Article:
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The Hype and Promise of the Polygenic Risk Score (PRS)

The polygenic risk score may help with personalized prevention, diagnosis and treatment of diseases

Bhavin Jankharia
6 min read
The Hype and Promise of the Polygenic Risk Score (PRS)
The polygenic risk score may help with personalized prevention, diagnosis and treatment of diseases

Persis, a friend, is of Parsi (Zoroastrian) origin, a community in India that has a higher risk of breast cancer than the general population [1]. Her mother had breast cancer and so did one aunt. She got herself tested for BRCA1 and BRCA2 gene mutations that carry a high risk (50-87%) of developing breast as well as ovarian cancer [2]. Ms. Angelina Jolie has a similar family history of breast cancer and BRCA1 and BRCA2 mutations, for which she had a double mastectomy done, followed 2 years later by oophorectomy (removal of the ovaries), to reduce her risk of breast and ovarian cancer. She explained these decisions of hers in a New York Times opinion piece.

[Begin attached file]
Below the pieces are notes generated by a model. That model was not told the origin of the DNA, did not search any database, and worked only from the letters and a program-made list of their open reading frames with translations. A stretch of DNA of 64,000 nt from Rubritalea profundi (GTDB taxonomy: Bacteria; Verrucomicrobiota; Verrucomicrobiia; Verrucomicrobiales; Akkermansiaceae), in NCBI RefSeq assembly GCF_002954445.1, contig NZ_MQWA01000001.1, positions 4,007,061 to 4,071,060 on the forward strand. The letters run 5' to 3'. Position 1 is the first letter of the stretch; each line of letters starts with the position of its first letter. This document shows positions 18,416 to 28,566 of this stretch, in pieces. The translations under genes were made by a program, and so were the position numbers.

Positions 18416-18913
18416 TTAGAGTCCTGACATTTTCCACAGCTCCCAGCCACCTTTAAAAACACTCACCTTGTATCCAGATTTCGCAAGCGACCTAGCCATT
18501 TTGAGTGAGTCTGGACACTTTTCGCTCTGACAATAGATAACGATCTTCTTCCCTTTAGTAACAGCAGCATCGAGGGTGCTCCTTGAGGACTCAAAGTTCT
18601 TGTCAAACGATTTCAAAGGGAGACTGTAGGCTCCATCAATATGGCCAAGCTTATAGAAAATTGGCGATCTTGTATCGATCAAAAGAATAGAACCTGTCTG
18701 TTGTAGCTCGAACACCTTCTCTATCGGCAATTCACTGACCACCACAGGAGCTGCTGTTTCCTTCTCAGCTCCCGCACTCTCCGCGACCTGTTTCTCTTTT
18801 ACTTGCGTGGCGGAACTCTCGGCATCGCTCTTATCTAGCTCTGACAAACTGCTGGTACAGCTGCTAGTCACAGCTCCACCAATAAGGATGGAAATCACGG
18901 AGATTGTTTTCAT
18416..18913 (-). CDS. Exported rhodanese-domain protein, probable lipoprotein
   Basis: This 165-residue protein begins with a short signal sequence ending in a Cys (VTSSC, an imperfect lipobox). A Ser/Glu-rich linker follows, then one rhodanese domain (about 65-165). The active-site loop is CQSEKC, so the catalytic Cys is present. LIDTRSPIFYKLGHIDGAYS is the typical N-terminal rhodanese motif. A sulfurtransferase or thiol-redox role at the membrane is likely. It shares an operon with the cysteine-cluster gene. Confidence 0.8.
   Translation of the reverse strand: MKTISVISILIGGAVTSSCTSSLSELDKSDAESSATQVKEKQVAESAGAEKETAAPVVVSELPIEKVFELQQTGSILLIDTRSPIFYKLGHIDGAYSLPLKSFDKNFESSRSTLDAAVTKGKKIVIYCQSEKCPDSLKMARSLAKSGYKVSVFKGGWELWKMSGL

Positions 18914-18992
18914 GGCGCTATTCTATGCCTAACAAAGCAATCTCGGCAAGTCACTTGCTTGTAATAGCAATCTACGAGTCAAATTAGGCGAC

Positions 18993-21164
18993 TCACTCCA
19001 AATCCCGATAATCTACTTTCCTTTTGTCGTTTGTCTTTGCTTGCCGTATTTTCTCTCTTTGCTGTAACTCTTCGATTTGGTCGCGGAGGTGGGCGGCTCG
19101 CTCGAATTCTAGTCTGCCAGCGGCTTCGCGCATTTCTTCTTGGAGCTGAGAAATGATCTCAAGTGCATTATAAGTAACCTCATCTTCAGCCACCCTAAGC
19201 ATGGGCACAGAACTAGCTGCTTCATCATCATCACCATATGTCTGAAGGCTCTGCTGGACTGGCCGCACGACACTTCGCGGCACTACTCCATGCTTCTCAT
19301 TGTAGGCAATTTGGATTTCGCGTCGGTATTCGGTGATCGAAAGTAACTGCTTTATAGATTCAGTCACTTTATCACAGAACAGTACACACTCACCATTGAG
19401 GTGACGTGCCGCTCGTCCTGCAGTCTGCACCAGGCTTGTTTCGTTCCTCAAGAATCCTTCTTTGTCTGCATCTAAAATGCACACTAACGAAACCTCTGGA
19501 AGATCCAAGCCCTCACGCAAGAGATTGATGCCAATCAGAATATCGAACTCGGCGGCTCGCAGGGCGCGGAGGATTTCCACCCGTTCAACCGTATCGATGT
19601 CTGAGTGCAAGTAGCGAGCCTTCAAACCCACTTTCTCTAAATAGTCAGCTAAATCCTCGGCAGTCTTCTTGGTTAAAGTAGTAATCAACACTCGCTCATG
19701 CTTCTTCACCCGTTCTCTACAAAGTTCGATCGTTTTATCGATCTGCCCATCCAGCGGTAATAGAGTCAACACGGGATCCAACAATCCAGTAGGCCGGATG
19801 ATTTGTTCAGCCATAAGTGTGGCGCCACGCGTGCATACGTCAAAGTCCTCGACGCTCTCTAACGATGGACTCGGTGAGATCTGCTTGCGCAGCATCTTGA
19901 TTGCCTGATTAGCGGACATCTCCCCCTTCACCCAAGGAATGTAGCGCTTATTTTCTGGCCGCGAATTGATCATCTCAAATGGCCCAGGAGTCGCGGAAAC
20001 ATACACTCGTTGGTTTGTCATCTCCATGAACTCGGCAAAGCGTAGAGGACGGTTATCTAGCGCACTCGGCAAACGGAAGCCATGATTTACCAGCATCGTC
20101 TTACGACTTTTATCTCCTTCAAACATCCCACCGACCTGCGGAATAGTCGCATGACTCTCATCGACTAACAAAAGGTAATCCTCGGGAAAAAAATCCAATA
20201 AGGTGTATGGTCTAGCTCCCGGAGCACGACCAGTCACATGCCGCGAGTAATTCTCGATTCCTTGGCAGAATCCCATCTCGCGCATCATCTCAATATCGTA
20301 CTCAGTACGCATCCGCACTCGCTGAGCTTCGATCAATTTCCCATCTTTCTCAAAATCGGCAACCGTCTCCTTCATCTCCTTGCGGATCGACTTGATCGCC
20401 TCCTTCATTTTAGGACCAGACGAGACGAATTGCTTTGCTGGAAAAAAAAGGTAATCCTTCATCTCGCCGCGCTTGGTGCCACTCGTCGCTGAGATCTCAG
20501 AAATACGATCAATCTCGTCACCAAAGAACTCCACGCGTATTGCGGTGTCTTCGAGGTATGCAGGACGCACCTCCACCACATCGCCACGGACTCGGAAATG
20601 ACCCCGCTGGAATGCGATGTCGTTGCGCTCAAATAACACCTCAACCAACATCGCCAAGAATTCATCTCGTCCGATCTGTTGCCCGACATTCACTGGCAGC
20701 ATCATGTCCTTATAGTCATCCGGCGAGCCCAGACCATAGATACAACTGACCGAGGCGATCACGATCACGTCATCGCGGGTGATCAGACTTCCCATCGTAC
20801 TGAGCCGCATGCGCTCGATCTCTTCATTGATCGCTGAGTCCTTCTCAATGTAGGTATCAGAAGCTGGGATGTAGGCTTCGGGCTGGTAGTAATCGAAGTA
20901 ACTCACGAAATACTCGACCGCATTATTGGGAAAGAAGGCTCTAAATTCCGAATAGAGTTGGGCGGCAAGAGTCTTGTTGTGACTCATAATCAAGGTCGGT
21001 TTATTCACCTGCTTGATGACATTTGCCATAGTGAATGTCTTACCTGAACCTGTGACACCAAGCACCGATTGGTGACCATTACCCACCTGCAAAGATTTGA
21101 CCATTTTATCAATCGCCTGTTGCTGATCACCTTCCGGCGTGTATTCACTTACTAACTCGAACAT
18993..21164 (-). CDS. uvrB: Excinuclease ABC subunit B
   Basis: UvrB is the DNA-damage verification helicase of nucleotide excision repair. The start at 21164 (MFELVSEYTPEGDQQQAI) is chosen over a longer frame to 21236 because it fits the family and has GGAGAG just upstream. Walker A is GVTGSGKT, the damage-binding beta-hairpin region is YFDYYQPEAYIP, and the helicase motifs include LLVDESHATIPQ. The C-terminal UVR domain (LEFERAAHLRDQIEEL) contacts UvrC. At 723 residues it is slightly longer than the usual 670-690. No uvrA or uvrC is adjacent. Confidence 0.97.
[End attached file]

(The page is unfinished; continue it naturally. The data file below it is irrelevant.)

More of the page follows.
Unlike the Mendelian inherited genetic diseases like thalassemia that I wrote about some time ago, where the presence of one copy (dominant) or two copies (recessive) of the abnormal gene, will always cause the disease to occur, in these “genomic” situations, there is a “risk”, which may either be absolute or relative and may in turn manifest with disease or not. It is likely that Persis would never have landed up with breast cancer, but with a greater than 50% absolute risk, she took an informed decision in conjunction with a geneticist and other experts in breast cancer and then opted to have a double mastectomy.

Genomics  therefore, as against “genetics” “is the study not just of single genes but the functions and interactions of all the genes in the genome.” [3]

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